colleen the convivial curmudgeon's Reviews > Kilimanjaro

Kilimanjaro by Mike Resnick
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Feb 15, 2012

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bookshelves: group-read, sci-fi
Read on February 15, 2012

I liked this one better than it's predecessor, Kirinyaga: A Fable of Utopia. This one had a few things going for it that made it a bit more likable:

1) It's more hopeful and upbeat.
2) The main character is generally more likable.
and
3) It's shorter.

In Kirinyaga nothing really worked out right, and the overall sense was almost one of pointlessness - why bother trying to make your Utopia because it'll never work. This one, though, had more of a sense of possibility.

This is mainly due to the fact that David, the protagonist of this novella, is very different from Koriba, of Kirinyaga. Koriba, I feel, had a vision and an idea of Utopia, but he was a fanatic who saw everything as black and white and refused to bend to the inevitability of natural change and progression. David is almost his exact opposite, but not in the sense of being a fanatic of the opposite side, but in the sense that he's the epitome of moderation and compromise. Sometimes, perhaps, a bit too much so, but, overall, to positive results.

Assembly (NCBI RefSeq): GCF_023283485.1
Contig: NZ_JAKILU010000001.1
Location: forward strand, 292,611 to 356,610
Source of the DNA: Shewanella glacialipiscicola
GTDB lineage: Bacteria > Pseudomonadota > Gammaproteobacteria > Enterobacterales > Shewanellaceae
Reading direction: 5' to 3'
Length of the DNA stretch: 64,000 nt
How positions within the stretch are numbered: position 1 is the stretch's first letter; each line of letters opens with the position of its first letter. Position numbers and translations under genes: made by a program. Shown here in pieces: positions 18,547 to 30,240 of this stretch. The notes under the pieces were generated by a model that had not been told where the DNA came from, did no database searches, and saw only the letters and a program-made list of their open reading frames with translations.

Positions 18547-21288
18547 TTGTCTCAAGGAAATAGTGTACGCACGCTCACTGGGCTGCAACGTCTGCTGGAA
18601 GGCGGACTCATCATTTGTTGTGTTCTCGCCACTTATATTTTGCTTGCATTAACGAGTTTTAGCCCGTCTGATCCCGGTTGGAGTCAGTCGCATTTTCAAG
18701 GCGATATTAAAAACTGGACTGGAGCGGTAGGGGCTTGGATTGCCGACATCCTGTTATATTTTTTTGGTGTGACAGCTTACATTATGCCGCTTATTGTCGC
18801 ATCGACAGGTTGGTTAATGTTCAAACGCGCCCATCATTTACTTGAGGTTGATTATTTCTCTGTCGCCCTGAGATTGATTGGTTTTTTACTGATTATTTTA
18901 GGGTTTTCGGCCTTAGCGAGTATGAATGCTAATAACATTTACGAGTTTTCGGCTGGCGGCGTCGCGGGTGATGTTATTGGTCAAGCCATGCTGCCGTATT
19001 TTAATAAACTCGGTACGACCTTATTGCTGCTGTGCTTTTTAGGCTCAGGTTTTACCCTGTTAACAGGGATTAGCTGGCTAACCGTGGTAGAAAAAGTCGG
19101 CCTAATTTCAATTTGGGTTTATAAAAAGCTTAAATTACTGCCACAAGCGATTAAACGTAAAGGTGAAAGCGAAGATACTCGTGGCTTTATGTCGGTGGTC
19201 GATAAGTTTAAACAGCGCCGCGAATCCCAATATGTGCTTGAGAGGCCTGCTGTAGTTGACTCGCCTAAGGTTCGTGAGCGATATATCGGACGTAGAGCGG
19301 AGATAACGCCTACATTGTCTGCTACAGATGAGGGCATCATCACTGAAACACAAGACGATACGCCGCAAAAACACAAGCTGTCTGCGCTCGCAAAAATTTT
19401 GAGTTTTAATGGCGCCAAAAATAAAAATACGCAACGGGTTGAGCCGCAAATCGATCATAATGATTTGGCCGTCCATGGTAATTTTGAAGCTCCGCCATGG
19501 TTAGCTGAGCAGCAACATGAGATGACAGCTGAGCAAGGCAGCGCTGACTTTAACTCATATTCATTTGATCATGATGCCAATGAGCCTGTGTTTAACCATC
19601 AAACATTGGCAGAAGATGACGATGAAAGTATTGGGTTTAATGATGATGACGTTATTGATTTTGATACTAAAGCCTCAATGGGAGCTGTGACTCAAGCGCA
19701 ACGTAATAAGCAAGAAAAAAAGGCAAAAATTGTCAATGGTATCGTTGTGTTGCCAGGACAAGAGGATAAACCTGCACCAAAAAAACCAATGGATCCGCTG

And, lastly, it being shorter it didn't feel nearly so repetitive as Kirinyaga. In Kirinyaga every chapter followed the same outline, and the lessons were always pretty much the same, with Koriba becoming more and more obstinate as things around him wanted to change.

In this story there were a slightly more varied set of issues which had to be resolved, and though each one was handled with the general notion of compromise, each situation was handled slightly differently, which was a nice chance to the first story which became kind of tedious after the first few chapters.

Both, together, tell a decent 'fable', presenting an overall sort of right and wrong way to go about things. Though, of course, with any such narrative, the right ways are also subjective, telling us more, perhaps, about the thoughts of the author than anything else. (Though since I'm a big proponent of moderation and the middle ground, I at least found myself in general agreement, which, of course, helped make a more enjoyable read.)

Still, not the sort of story you really latch onto or anything. Decent enough for what it is, but nothing exactly earth-shattering or anything.
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